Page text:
Photos show U.S. flags on the moon are still standing

By Arturo Garcia
Saturday, July 28, 2012 19:10 EDT
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Apollo 11 file via NASA Goddard Creative Commons
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New photos from NASA’s Lunar Reconnaisance Orbiter Camera (LROC) reveal that most of the American flags planted on the moon during the Apollo mission series are still standing, according to Space.com.

“It is now certain that the American flags are still standing and casting shadows at all of the sites, except Apollo 11,” LROC principal investigator Mark Robinson wrote in a blog post Friday detailing the new images. “Astronaut Buzz Aldrin reported that the flag was blown over by the exhaust from the ascent engine during liftoff of Apollo 11, and it looks like he was correct!”

Scientists had speculated that the flags planted during the six missions were still standing, based on seeing what they thought were their shadows in the past; Robinson wrote that he was surprised at the discovery, given the conditions the flags have been exposed to for more than four decades.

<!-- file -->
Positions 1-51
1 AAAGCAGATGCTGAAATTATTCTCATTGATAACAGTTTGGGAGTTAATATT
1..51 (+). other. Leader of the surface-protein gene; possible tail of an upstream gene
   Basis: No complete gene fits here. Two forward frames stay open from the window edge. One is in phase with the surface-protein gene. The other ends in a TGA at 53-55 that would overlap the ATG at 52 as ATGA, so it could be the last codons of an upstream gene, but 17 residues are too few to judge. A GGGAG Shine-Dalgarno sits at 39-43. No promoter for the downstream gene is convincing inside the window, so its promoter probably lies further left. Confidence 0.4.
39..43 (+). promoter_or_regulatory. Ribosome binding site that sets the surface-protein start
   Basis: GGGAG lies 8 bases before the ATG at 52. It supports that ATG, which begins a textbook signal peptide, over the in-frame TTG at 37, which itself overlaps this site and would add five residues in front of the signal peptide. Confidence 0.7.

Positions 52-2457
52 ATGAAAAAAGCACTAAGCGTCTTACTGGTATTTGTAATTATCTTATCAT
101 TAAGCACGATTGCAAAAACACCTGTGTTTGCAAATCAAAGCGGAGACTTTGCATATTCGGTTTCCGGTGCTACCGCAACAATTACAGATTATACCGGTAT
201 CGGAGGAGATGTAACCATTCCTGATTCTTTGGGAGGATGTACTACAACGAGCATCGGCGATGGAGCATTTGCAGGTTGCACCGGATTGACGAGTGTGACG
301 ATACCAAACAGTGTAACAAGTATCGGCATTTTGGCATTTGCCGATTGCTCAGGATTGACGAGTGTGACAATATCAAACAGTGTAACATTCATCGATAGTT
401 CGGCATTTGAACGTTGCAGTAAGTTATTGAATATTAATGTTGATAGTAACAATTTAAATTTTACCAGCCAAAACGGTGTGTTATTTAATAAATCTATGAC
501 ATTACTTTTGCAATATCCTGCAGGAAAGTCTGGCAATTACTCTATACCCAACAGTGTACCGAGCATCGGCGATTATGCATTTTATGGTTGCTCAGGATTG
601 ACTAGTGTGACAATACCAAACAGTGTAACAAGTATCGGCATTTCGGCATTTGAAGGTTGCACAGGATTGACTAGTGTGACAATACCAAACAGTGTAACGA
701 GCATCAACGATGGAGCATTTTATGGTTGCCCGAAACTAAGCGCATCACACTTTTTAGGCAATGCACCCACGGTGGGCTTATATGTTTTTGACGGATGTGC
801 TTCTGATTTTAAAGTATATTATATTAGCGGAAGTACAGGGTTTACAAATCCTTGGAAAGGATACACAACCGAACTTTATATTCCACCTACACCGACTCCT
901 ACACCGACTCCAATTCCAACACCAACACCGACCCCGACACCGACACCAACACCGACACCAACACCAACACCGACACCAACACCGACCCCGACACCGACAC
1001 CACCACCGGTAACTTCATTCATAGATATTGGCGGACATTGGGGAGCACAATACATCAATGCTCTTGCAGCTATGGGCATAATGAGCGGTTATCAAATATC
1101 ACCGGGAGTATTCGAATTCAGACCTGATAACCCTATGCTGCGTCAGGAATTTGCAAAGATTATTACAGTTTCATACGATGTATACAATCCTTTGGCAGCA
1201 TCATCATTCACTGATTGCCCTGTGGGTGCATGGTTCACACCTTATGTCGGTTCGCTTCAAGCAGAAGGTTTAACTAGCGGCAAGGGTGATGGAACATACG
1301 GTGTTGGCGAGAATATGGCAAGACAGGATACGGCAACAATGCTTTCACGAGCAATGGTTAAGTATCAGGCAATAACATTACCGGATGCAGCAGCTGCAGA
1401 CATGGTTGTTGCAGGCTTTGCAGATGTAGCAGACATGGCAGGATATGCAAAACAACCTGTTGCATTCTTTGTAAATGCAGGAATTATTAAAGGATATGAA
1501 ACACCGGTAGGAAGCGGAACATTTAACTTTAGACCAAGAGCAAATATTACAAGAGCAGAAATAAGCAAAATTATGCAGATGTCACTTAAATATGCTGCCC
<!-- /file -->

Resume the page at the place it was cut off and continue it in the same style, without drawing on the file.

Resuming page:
This past April, a member of the NASA Glenn Research Center in Cleveland, scientist James Fincannon, wrote that experts thought it unlikely; the flags have been hit by not only 42 years of exposure to the vacuum of space, but temperatures ranging from 242 degrees Farenheit during the day to -280 degrees at night.

“Some [thought] the flags have all but disintegrated under such an assault of the environment,” Fincannon wrote.

The best way to see the flags on the moon, Robinson said, is by watching a video of the images taken by LROC at different times of day, which you can do below:

[Apollo 11 file photo via NASA Goddard Photo on Flickr, Creative Commons Licensed]

Arturo Garcia
Arturo Garcia
Arturo R. García is the managing editor at Racialicious.com. He is based in San Diego, California and has written for both print and broadcast media, including contributions to GlobalComment.com, The Root and Comment Is Free. Follow him on Twitter at @ABoyNamedArt
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